# sumif column contains text

K

#### Kev30

I would like to know if there is a way in excel to sumif based on if the
data contains particular words. For example; column A has data like (blue
circle, red circle, yellow circle, blue square, red square and so on.)
Column B has how many of each sold. I want to sum all the rows in column A
that contain a particular word (Circle, Square, Red, or Blue). I hope this
makes sense and any help would be great.

Thanks, Kevin

T

#### T. Valko

If I understood what you want:

=SUMPRODUCT(--(MMULT(--(ISNUMBER(SEARCH({"red","blue","circle","square"},A2:A9))),{1;1;1;1})>0),B2:B9)

K

#### Kev30

Biff...Simply brilliant. Thanks for your super fast response. Thank you so
much for your help. I needed it to reference a cell but was able to make the
quick change.
=SUMPRODUCT(--(MMULT(--(ISNUMBER(SEARCH(D3,A\$2:A\$5462))),{1})>0),B\$2:B\$5462)

I did find one slight issue.
=SUMPRODUCT(--(MMULT(--(ISNUMBER(SEARCH(D3,A\$2:A\$5462))),{1})>0),B\$2:B\$5462)
works fine, but
=SUMPRODUCT(--(MMULT(--(ISNUMBER(SEARCH(D3,A\$2:A\$5463))),{1})>0),B\$2:B\$5463)
does not. Does it limit the lookup to 5462 rows or did I mess the whole
thing up by removing something?

If itâ€™s not too much to ask I would love to know what all this is doing. In
particular the (--MMULT(--(ISNUMBER part of the formula. I have never come
across this. Can you enlighten me or point me somewhere to enhance my
knowledge of this formula.

Thanks again Biff,
Kevin

T

#### T. Valko

The formula I suggested was based on your post and my understanding that you
seemed to want a sum if cells contained one of several words and the samples
you posted contained more than one of those words.

If you're only searching for a single word:
I needed it to reference a cell

Then we can simplify things greatly:

=SUMPRODUCT(--(ISNUMBER(SEARCH(D3,A\$2:A\$5462))),B\$2:B\$5462)

Or, even:

=SUMIF(A2:5462,"*"&D3&"*",B2:B5462)
Does it limit the lookup to 5462 rows

The MMULT function is limited to 5461 rows. The version above is not limited
except that you can't use entire columns as range references unless you're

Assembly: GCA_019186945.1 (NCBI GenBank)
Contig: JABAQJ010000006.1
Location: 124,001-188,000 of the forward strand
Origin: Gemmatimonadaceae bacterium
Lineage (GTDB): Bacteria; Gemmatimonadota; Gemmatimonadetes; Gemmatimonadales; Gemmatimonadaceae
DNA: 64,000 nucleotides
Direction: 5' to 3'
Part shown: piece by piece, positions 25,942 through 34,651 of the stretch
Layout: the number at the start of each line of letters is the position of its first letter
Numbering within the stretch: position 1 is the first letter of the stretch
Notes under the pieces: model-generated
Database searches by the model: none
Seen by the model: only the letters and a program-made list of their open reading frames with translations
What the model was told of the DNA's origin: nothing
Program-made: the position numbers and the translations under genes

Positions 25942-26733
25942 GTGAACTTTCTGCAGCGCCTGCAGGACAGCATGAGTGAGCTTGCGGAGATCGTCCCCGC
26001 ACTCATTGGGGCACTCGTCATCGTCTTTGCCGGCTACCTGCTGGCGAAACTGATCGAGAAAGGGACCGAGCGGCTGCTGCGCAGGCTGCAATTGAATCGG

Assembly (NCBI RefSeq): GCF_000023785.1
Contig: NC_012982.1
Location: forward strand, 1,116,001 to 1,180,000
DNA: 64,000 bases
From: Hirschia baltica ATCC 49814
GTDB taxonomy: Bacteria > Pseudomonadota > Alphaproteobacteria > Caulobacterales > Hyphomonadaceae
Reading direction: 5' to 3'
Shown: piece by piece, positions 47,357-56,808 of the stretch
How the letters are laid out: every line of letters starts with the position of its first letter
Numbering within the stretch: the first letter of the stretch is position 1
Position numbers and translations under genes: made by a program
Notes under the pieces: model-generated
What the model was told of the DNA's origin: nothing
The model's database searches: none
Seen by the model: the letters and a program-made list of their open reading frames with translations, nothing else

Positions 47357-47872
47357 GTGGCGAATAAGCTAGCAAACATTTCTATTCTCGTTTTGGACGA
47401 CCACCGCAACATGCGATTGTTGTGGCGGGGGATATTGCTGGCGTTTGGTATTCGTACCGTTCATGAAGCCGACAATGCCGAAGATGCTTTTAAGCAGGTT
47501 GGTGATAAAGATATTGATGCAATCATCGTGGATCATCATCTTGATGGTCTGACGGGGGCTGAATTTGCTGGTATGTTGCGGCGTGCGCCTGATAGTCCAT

using Excel 2007.

MMULT = matrix multiplication
I would love to know what all this is doing. In
particular the (--MMULT(--(ISNUMBER part of the formula.

It's kind of hard to explain but here's an explanation I wrote a while back
for someone else. The logic is the same but this example was for a slightly
different request.

==========

For an explanation lets use a very small sample:

......A.....B.....C
1...1......5.....10

You want to count how many times 5 and 10 appear on the same row.

A10 = 5
B10 = 10

=SUMPRODUCT(--(MMULT(--(ISNUMBER(MATCH(A1:C1,A10:B10,0))),{1;1;1})=2))

This portion of the formula tests to see if any numbers in A1:C1 match the
numbers in A10:B10

ISNUMBER(MATCH(A1:C1,A10:B10,0))

This will return a horizontal array of either TRUE or FALSE

FALSE TRUE TRUE

We need to convert those logical values to numbers. To do that we use the
double unary:

--(ISNUMBER(MATCH(A1:C1,A10:B10,0))

That will convert TRUE to 1 and FALSE to 0:

0 1 1

MMULT (matrix multiplication) is then used to return the count of matches
per row. We multiply the horizontal array

0 1 1 by a vertical array equal to the number of columns in the data set.
In this case we have 3 columns A1:C1, so the vertical array is {1;1;1}

It would look something like this:

0..1..1.......1
..................1
..................1

The 0 times the top vertical 1
The middle horizontal 1 times the middle vertical 1
The rightmost horizontal 1 times the bottom vertical 1

The result would be:

0*1 + 1*1 + 1*1
0 + 1 + 1 = 2

Now, imagine your sample with 3 rows of data. The MMULT function would
return a count like that above for each row. Those counts are then passed to
the SUMPRODUCT function where they are tested to see if they equal 2 (for 2
matches: A1:C1 matches A10 and A1:C1 matches B10).

This is also an array of TRUE or FALSE. Then we once again convert those
logical values to 1 and 0 then the SUMPRODUCT totals those to arrive at the
final result of 1 (based on this explanation sample).

==========

K

#### Kev30

This works even better, thank you. Sorry for the slight mix up about what I
was looking for. I don't always give the best descriptions. I will have a
need for looking up more than one word in the future so that will be very

I have one last question if it's not to much to ask. What does the -- do
in =SUMPRODUCT(--(ISNUMBER(SEARCH(D3,A\$2:A\$5462))),B\$2:B\$5462)?

Thanks for all you help. I love to know that there is a place out there
that I can seek out answers for the questions I have.

Kevin

T

#### T. Valko

What does the -- do

It converts the logical values TRUE and FALSE to 1 and 0 respectively.

This expression will return an array of either TRUE or FALSE:

ISNUMBER(SEARCH(D3,A\$2:A\$5462))

SUMPRODUCT calculates numbers so we have to convert those logicals to
numbers. The "--" is one way to do that.

K

#### Kev30

T. Valko said:
It converts the logical values TRUE and FALSE to 1 and 0 respectively.

This expression will return an array of either TRUE or FALSE:

ISNUMBER(SEARCH(D3,A\$2:A\$5462))

SUMPRODUCT calculates numbers so we have to convert those logicals to
numbers. The "--" is one way to do that.

T

#### T. Valko

You're welcome!

--
Biff
Microsoft Excel MVP

Kev30 said: